Woman CEO takes over California-based bank as new gender diversity law comes into effect.
When Kelly Coffey takes over as CEO of City National on February 1, she becomes the bank’s first female CEO. A California-based subsidiary of Royal Bank of Canada, City National is the 38th largest commercial bank in the US, according to the Federal Reserve, with $48.9 billion in total assets. Outgoing CEO Russell Goldsmith will remain as chairman.
Coffey spent more than 25 years at JPMorgan in investment banking and in asset and wealth management. She has been CEO of its US private-banking arm since 2013.
Coffey’s achievement remains relatively rare. Women constitute more than half the entry-level workforce in financial services, for example, but represent less than one in five C-suite executives, according to a report this year by McKinsey & Company.
In California, a new law mandates gender diversity on the boards of publicly traded corporations based in the state. Similar to laws enacted in Norway, Iceland, Finland and Sweden, the measure requires one female director appointed by the end of 2019 and up to three by the end of 2021, depending on the number of board seats. Companies that don’t comply or report board gender ratios will be subject to fines ranging from $100,000 to $300,000. Norway, the first country to introduce a board-level gender quota, has the highest percentage of board seats held by women, at 42%, according to a Deloitte Global report in June 2017.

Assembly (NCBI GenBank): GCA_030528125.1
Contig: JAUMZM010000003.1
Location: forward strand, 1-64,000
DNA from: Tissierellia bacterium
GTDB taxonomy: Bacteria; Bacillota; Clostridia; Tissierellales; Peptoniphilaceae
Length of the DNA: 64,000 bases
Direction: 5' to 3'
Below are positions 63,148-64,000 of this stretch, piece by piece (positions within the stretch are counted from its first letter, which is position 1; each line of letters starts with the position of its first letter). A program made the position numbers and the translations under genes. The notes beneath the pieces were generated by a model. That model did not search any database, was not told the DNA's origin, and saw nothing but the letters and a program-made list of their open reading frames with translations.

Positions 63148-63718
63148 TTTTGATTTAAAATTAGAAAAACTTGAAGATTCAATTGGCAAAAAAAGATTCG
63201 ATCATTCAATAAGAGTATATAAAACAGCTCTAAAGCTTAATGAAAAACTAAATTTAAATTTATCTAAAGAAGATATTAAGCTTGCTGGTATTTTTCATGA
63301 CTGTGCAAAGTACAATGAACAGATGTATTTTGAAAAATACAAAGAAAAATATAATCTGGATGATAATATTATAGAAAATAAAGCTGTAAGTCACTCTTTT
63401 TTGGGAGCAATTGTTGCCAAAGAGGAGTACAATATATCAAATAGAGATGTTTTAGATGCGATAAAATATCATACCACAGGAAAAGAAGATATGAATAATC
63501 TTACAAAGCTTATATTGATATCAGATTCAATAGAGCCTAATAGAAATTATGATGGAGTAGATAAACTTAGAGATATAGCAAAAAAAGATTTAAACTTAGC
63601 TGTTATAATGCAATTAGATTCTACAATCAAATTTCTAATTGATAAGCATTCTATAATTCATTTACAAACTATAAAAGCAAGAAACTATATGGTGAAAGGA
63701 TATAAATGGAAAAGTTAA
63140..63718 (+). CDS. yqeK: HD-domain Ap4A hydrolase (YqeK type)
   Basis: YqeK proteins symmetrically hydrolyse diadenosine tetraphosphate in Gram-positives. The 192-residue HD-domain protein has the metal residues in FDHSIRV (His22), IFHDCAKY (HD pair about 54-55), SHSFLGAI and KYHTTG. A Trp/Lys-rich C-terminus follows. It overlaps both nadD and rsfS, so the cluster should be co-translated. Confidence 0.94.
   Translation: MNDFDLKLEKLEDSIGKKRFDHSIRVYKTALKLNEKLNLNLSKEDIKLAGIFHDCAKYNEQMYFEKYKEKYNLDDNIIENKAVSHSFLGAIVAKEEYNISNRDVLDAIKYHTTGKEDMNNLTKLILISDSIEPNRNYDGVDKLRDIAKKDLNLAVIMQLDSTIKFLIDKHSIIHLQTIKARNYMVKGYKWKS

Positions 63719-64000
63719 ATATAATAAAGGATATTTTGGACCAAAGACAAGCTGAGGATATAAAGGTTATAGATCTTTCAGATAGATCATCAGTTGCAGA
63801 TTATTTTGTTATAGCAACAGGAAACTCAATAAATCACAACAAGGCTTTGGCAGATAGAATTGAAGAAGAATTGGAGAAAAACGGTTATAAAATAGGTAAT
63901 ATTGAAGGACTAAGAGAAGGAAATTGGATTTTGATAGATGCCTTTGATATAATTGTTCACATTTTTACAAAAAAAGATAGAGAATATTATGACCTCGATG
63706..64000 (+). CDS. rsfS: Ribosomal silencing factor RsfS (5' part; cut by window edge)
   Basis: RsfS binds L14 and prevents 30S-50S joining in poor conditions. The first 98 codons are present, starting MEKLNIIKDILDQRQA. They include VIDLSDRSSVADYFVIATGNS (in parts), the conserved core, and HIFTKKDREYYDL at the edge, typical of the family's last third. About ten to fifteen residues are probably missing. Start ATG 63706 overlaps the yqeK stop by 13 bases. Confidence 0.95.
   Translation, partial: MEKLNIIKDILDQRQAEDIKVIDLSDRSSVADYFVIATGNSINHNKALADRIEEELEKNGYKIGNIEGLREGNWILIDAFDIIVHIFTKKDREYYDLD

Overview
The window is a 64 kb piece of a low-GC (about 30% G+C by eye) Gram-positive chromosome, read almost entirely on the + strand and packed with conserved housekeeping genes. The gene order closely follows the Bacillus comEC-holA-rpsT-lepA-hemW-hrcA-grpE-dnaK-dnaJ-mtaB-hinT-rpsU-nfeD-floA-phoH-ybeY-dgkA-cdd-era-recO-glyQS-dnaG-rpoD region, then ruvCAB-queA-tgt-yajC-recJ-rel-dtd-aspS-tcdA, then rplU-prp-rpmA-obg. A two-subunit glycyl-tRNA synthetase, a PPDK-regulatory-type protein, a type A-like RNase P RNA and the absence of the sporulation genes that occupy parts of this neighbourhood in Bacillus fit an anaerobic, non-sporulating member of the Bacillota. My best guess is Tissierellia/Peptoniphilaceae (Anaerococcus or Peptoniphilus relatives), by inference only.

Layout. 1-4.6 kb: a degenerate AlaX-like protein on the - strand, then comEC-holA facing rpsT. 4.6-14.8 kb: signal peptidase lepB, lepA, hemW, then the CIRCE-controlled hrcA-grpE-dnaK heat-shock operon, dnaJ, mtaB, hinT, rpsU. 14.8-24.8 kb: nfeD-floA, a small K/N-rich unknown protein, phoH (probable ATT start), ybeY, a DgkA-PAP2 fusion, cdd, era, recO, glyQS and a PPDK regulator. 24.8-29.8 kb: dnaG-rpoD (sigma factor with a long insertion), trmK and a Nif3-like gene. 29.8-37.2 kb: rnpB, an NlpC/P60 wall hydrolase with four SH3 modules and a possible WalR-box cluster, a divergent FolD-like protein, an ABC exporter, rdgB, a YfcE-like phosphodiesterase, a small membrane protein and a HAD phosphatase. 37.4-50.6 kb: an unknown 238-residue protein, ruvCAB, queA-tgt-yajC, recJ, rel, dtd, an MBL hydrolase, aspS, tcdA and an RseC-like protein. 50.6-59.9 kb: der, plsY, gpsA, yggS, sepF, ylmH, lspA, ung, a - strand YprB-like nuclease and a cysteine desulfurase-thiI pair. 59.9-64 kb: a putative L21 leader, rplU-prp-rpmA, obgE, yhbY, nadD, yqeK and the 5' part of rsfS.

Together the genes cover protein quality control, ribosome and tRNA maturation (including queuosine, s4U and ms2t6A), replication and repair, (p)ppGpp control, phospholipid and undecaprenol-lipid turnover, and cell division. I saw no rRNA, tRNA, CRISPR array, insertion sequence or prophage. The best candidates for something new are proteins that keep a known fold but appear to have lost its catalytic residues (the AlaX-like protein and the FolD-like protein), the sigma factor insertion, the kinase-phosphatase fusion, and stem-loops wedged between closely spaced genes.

Yet diversity brings more benefits than disadvantages to business. Numerous studies demonstrate that women often outperform men in portfolio management. A 2011 study by Catalyst found that companies with the most women board directors outperform those with the least women directors in return on invested capital by 26%, for example. Companies in the MSCI World Index with strong female leadership generate an ROE of 10% on average compared to 7.4% for those without.